The Sikhs of Kenya
Religion: Sikhism (Khalsa)
More about the Sikhs
Location: Sikhs are located in major towns all over Kenya. Sikhs in Kenya are estimated by different sources to have a population of 7000 to 21,000. They are part of a worldwide ethno-religious people numbering about 22 million. Sikhism is now the world's fifth largest religion. There are 37 Sikh temples in Kenya
History: Sikhism began as a result of a blending of the mystical aspects of Hinduism and Islam. In 1469 Guru Nanak began to teach "living truth" that combined Islamic and Hindu teaching. All his followers worshipped together without regard of caste, creed, race or sex and without ritual. Nanak taught that all prayer comes from a sincere heart and is to be accompanied by a pure life. Nanak taught love and forgiveness. Many of his teachings are similar to Jesus' teachings in the gospels.
Identity: A unique ethnic community developed from the religious
fervor produced in the followers of Guru Nanak. The Sikhs originated in
Pubjab state in India, and their primary language is Punjabi. At the division
of India in 1947, many Sikhs went with what became Pakistan. Their main
identity is their religion. They have a strong ethnic identity organized
around their religious practices and traditions.
In 1699 Sikhism became a militant order called Khalsa Panth. A special uniform was devised and members were called Singhs (lions). A special style of turban was introduced which is still worn today by the singhs. Female inductees into the Khalsa Panth take the middle name Kaur. Not all Sikhs are singhs. There are some Sikhs, male and female, who do not become Khalsa members.
When the British became involved in India, the Sikhs became a vital part of the Indian Army. It was as soldiers that many came to Kenya to police the colonies and, later, to serve as guards in the building of the railroad. Thousands of other Sikhs also came then as professionals, and skilled workers.
When the railroad was completed a few opted to remain in Kenya where they set themselves up as entrepreneurs in their skills. They especially excelled in mechanics, which they continue today along with electrical work, construction professions and many other skills. Some went back to their farming skills, especially around Lake Victoria.
The Sikh temple at Makindu, one of the many in Kenya, has become a landmark and exemplifies their open-door policy. Anyone may eat and sleep in their rest houses.
Language: The Sikhs speak the Punjabi language, associated with
Punjab state in India. This is an Indo-European language descended from
Sanskrit. The Punjabi language is spoken by several people groups, including
Hindu and Muslim peoples in Punjab state in India and the counterpart Punjab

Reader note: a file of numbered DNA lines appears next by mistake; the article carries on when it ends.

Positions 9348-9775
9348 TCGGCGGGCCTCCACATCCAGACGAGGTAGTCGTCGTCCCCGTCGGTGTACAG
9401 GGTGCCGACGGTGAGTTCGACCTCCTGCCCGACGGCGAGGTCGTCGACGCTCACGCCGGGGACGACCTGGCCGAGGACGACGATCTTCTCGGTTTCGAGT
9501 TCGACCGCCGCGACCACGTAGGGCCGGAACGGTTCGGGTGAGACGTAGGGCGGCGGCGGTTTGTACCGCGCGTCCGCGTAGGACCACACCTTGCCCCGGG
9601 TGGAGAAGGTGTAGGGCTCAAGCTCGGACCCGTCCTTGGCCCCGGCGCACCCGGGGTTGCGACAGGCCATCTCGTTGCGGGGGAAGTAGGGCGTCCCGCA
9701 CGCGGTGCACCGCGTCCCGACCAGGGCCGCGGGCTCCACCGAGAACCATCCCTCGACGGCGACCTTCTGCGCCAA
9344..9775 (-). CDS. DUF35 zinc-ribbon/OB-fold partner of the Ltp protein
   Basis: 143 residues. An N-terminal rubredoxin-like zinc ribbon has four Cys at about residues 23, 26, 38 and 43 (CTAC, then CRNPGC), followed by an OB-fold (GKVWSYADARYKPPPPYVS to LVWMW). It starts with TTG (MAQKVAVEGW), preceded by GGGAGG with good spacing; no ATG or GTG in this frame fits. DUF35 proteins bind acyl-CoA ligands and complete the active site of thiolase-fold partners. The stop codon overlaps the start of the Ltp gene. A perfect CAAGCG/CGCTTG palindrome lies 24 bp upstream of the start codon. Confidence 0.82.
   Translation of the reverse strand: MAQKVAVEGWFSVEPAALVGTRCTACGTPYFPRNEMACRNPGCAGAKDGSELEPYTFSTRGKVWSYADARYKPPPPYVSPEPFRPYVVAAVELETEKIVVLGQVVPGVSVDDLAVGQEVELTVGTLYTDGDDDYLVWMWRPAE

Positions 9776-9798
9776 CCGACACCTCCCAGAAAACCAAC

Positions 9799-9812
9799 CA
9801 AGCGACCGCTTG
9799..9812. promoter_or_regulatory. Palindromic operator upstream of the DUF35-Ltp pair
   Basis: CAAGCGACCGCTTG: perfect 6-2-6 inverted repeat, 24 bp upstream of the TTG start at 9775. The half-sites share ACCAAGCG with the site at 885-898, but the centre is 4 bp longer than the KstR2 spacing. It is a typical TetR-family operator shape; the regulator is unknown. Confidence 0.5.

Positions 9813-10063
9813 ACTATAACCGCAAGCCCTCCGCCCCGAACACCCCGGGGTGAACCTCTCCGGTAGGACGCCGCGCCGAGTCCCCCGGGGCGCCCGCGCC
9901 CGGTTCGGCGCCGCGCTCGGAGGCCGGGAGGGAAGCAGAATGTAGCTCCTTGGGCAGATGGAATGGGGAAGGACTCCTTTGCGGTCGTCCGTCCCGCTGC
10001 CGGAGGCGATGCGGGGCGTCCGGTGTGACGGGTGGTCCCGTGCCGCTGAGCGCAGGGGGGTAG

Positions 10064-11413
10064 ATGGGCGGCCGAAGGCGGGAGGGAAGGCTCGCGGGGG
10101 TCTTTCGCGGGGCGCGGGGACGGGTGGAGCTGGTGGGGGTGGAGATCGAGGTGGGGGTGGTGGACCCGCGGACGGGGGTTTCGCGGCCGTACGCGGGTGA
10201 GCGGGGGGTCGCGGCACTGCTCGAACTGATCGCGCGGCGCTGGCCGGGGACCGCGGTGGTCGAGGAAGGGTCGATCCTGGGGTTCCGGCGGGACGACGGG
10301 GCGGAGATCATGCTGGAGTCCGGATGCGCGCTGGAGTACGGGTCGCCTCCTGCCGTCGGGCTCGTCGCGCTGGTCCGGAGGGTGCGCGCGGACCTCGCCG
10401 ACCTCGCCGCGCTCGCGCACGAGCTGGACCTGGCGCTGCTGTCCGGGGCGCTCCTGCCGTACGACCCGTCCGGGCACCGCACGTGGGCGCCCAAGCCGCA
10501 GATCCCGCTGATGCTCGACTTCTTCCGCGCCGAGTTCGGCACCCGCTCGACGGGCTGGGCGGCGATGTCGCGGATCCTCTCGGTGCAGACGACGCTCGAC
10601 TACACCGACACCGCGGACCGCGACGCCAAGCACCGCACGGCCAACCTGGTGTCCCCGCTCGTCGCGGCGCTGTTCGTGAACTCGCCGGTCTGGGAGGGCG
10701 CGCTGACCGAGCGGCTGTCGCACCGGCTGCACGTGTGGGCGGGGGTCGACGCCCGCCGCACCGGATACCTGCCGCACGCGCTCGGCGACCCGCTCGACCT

state in Pakistan. In those countries they also speak one or more other
major languages of the country. Sikhs have emigrated to many countries around
the world, initially through the British Commonwealth, and speak the language
of the place where they live, in addition to Punjabi.
Religion: Guru Nanak began his ministry out of concern over the violence between Muslims and Hindus. He preached a message of unity and peace, attempting to bring both religious communities together. A middle-ground faith and new society developed out of his efforts.
The 10th guru, Govind Singh, having no successor, invested the holy writings, Granth Saheb, with the guruship, thus ending the line of human gurus. The book itself is not worshipped, only the word of God it contains.
The Sikh calendar has over 30 holidays. Most are commemorations of Sikh gurus. The most important day for Sikhs is Baisakhi, celebrating the day Guru Govind Singh chose to initiate his Khalsa army. It is held on the Spring Solstice.
Sikhs also celebrate Diwali, Dussehra and some other Hindu festivals, but with their own variations and emphases.
Sikhism recognizes the equality of men and women. Marriage is not restricted within the community or even religion, although individual families may object. A Sikh wedding is very simple compared to a Hindu wedding.
Christianity: In 1957 International Missions, Inc., came to Kenya to minister to Asians, including Sikhs. Some have studied the Bible and a few accepted Christ. Only about 0.1% of Sikhs in Kenya are Christian.
Fellowship Bible Church in Nairobi has maintained community contact ministries
with Sikhs. In the early 1970's Parklands Baptist Centre (now Parklands
Baptist Church) was oriented to Sikhs and other Asians, but the community
and church became more African oriented in the 1980's.
Percent Christian: 82.1%
Percent Evangelical: 34%
Population (year): 30,844,000 (1995)
Major Religion: Christianity
Openness to Missionaries: Open
Orville Boyd Jenkins
original version February 1996
Includes some material by David Schaad
Revised 05 December 2002
Last edited 29 January 2003
Copyright © 1996, 2002, 2003 Orville Boyd Jenkins
Permission granted for free download and transmission for personal or educational use. Other rights reserved.